Located in the Mie Prefecture of Japan, Ise is a costal city that’s best known for its impressively large Shinto shrine, Ise Jingu. Altogether, Ise is home to over 100 different shrines located throughout the city. Even if you’re not looking to visit more than a handful of different shrines while traveling through Ise, there’s plenty of other activities and attractions that are sure to be fun and interesting.
For the best tips on how to get to Ise, where to stay, and what to do during your travels, read on.
How To Get To Ise?
How To Get To Ise From Tokyo
To get to Ise from Tokyo, simply take the JR Tokaido Shinkansen Line to Nagoya. The trip is only about two to three hours long. After reaching Nagoya, the Mie Rapid Train can be used to get to Iseshi Station in about an hour and a half.
Flights and buses are available from Tokyo to Nagoya, and driving is also an option. Flights are about an hour in length, whereas buses and cars will take anywhere from six to ten hours to reach Ise.
How To Get To Ise From Osaka
Leaving Shin Osaka Station on the JR Tokaido Shinkansen takes about one hour to reach Nagoya. After arriving, the Mie Rapid Train can take you the rest of the way to Iseshi Station.
There are buses available that take about four hours to arrive at Ise, and driving by car will take a little over two hours total for the trip.
Where To Stay In Ise?
Guest House Ise Japan – Hoshidekan
Only 500 meters away from Kintetsu Iseshi Station, Hoshidekan is the perfect place to stay for visitors who want to be close to the heart of the city. The house is spacious, well furnished, and decorated in the traditional Japanese style. Staff are always warm and welcoming, and can even speak English to better communicate with guests. There is a communal bath, and all rooms have paper screens and tatami flooring with a low wooden table.
Why Guests Love It: Guests loved the authentic Japanese look and feel of the guesthouse, and were especially delighted by the location of the house in the city. Meal plans are available, and Japanese breakfasts are served in the dining room. Bathrooms and toilets are shared, but there are private baths that guests are free to use.
Book It Now: Hoshidekan
Hotel Ise Japan – Sanco Inn Ise-Ekimae Shikinoyu
As with most hotels in Japan, the rooms of the Sanco Inn Hotel are adequately stocked and furnished, though not as spacious as guesthouses or ryokans. All rooms are equipped with a TV and private bathroom, as well as a desk and kettle.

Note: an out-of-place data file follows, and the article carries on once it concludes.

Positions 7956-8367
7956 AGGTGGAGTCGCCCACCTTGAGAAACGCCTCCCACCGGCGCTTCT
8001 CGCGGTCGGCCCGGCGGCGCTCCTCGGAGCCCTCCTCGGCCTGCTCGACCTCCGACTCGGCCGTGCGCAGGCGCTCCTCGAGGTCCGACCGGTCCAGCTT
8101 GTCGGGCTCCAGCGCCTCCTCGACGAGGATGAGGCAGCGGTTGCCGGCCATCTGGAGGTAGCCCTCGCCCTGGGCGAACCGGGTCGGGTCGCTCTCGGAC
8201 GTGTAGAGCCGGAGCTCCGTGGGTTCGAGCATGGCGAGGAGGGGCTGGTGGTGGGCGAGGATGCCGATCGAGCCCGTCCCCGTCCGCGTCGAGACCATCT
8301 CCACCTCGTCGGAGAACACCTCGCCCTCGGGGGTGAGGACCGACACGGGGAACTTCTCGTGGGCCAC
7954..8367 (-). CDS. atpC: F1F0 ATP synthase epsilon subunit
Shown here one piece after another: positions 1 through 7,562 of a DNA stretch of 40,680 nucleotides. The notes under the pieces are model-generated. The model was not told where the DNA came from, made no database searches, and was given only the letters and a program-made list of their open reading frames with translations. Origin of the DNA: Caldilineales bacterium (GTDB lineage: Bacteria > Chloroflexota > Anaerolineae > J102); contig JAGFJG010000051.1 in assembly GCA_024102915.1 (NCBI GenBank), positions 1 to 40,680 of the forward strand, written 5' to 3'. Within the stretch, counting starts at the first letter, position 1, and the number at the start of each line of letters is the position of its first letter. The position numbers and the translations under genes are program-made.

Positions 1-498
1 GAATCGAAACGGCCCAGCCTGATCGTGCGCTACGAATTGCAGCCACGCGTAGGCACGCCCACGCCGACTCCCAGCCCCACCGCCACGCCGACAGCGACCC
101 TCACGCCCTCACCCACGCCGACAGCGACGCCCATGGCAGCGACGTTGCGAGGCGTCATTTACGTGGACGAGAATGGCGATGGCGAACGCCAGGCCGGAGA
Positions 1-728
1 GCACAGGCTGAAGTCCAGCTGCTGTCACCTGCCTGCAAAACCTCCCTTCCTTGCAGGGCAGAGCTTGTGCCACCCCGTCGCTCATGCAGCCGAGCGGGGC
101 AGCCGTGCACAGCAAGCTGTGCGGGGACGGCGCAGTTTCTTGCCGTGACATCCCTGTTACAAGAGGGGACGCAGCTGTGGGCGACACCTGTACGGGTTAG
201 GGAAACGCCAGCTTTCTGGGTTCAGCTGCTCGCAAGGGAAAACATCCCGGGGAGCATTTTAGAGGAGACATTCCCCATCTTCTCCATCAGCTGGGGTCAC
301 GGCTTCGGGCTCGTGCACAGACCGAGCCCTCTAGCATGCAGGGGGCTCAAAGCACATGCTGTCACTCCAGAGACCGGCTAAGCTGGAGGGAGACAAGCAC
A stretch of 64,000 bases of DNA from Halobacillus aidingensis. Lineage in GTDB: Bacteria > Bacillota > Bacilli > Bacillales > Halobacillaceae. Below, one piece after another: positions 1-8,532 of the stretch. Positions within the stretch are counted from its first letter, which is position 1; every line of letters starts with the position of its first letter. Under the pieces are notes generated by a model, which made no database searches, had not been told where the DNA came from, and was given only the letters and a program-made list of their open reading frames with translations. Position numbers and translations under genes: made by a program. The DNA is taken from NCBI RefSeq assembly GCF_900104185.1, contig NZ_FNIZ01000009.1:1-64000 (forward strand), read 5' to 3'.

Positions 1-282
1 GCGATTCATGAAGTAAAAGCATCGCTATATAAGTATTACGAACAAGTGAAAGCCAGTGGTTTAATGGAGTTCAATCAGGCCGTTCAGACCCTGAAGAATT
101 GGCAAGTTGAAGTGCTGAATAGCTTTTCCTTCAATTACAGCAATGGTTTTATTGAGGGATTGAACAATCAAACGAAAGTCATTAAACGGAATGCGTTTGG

The hotel is also located just 7 kilometers from Ise Grand Shrine, making it easily accessible and close to the center of the city. WiFi is free throughout the hotel, and a lovely buffet breakfast is offered to all guests. You can also enjoy this lovely public bath for a moment of relaxation.
Why Guests Love It: The staff are exceptionally helpful and kind, and go the extra mile to ensure every guest is satisfied with their stay. The rooms are clean, quiet, safe, and comfortable. The buffet breakfast features traditional Japanese cuisine, and there are public baths that guests are free to use. Complementary coffee is served throughout the day as well for those that need a little extra pick me up.
Book It Now: Sanco Inn Ise-Ekimae Shikinoyu
Ryokan Ise Japan – Hinode Ryokan
Iseshi Station can be reached in two minutes by walking from Hinode Ryokan, and Geku Shrine is only a five-minute walk away. The ryokan has tatami flooring throughout and traditional Japanese futons for sleeping in. Each room has a flat-screen TV, refrigerator, low table, cushions, and electric kettle. Bathrooms and toilets are shared with all guests. For those who want to cruise around town, bike rentals are also offered to guests.
Why Guests Love It: Table tennis tables are set up and available for guest use, and authentic Japanese meals can be eaten within guest rooms for privacy. The owner goes above and beyond the call of duty to ensure that all guests are safe and satisfied with their stay, and staff are just as friendly and welcoming. The public bathing is small but cozy, and is a great way to relax after seeing the sights that Ise has to offer.
Book It Now: Hinode Ryokan
The 10 Best Things To Do In Ise
- Ise Grand Shrine
- Geku Shrine
- Ise Sea Paradise
- Mt. Asamagatake
- Meoto Iwa
- Isuzu Park
- Tsukiyomi-No-Miya Shrine
- Okageza Folklore Center
- Okage Yokocho Ancient Street
- Asama Mountain View Point
1. Ise Grand Shrine
Said to be the number one thing to see in Ise, this amazing 7th-century Shinto shrine has multiple temples within it and is surrounded by a forest and river. Although the trek to the shrine isn’t the easiest, many people say that the journey is worth every single step. The shrine is to be taken very seriously, as it’s one of the most famous in all of Japan and deserves respect from visitors.
Photos are not permitted in certain places, so please ensure you are respectful and follow all posted rules on signs.
2. Geku Shrine
Geku Shrine is a historic shrine that embodies the spirit of Japanese culture and traditions. The shrine is quiet and peaceful, and guests enjoy the tranquility of the place. Guests can also enjoy the natural sights and sounds inside and around the shrine. A gorgeous pond reflects the surrounding landscapes, making for a wonderful photo opportunity for travelers. As the shrine is only a ten-minute walk from the nearest station, it’s easy to visit this massive shrine from anywhere in Ise.
Due to the fact that Geku Shrine is one of the more respected shrines in the area, visitors are expected to be polite and refrain from being disruptive in public. The shrine is never seriously busy or crowded, which makes it relaxing to visit.
3. Ise Sea Paradise